One of the defining traits of KurtzPel is the Karma system. Karmas can be compared to the classes found in other games, determining the weapon and skills that your Chaser takes to the arena. Currently there are four Karmas available, with the first two being unlocked from the start: Longbow (Dance of Wind), Greatsword (Sword Taliah), Staff (Diabolic Witch) and Gauntlets (Blazing Fist). The next in line is the Dual Swords (Dual Souls) Karma, which is self-explanatory.
While you must pick a Karma to begin with, it won’t take long for you to unlock a second one. The big twist is that you can equip two Karmas and switch between them on-the-fly. The best players will even be able to create combos based on cunning Karma switching, but this requires quite a bit of training. Choosing a long-range Karma such as the Longbow and a melee-based Karma like the Greatsword results in a timeless combination that every fan of fighting games should be able to learn and master.
Additional skills can be unlocked when you acquire Karma shards. These can be obtained by your growing affinity with the NPCs in Eltheca, increasing the strategic options in the arena. When you choose a PvE mission, it is tied to a specific NPC and you can sometimes chat with him or her at the end of the dungeon. Picking the right keywords may increase your affinity level with Crim Plie or Lire Eruel, for example, paving the way for rewards such as specific skills or equipment.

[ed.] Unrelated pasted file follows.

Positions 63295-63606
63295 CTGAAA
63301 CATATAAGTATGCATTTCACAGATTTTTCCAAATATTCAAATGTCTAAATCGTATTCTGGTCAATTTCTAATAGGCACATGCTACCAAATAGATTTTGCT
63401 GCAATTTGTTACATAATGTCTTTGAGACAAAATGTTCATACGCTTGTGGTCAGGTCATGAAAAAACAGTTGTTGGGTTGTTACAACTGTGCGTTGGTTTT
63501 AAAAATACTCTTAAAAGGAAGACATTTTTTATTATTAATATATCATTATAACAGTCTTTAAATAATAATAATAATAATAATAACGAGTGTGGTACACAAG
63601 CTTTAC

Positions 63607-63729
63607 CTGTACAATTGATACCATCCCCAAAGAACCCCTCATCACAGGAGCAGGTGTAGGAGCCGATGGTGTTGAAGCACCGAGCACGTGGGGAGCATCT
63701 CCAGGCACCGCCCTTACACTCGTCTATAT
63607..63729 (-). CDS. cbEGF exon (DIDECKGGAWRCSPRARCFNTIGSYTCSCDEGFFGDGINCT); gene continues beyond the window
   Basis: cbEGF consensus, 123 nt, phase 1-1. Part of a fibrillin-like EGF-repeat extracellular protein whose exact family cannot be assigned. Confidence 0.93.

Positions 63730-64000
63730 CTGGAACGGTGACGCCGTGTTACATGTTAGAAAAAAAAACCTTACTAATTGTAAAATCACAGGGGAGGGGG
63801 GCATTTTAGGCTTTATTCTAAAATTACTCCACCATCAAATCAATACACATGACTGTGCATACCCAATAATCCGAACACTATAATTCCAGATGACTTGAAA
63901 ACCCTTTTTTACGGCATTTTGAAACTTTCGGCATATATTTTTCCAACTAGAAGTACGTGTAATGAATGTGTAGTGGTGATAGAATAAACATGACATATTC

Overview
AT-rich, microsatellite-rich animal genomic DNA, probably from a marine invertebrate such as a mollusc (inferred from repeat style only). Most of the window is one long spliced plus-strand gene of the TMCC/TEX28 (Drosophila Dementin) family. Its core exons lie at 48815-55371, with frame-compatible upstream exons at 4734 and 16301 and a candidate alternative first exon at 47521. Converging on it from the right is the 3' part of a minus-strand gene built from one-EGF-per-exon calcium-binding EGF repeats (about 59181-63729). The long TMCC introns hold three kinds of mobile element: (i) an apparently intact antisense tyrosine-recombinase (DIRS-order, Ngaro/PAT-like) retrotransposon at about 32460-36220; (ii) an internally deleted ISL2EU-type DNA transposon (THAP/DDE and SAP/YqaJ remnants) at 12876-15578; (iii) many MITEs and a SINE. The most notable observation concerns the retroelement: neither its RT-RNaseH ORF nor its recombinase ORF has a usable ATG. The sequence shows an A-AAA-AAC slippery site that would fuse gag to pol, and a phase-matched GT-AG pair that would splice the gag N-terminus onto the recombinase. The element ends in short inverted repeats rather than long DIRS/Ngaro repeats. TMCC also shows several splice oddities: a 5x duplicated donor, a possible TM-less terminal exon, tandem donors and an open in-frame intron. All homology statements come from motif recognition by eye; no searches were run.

Big Brawl in Little Eltheca
Being an instance-based dungeon brawler, KurtzPel is entirely comprised of either PvE boss battles or PvP clashes. In PvE you are tasked with missions that are related to an NPC and may be solo or two-player co-op, with a specific category of real-time missions only appearing at certain times. The only surefire thing is that you will be facing one threatening and usually larger than life boss… well, apart from the Dark Elves Shay and Ney, who are very much normal sized but a tough challenge as well.
The PvE mode may feel a little bare-bones, but it goes without saying that KurtzPel is first and foremost a PvP game. This addition feels like the devs going the extra mile to please a portion of players disappointed by the lack of a story mode. Their intention is laudable and if you are not too picky, you can have a lot of fun with it. Otherwise, you would miss on some stunning boss creatures, so even if you are a PvP player at heart, make sure to learn the combat basics in the story mode.
In this aspect, KurtzPel comes highly recommended, with bosses that are accomplished in every regard. Your foes come in different shapes and sizes, with a selection of attacks that will always require you to stay alert, either up close or at a distance. Some encounters double the danger, with a pair of bosses to defeat – while Dark Elf Karin stays safe in the distance using her magic-based skills, her oversized cougar Black Fang gets up close and personal, with fierce claw attacks to knock you down.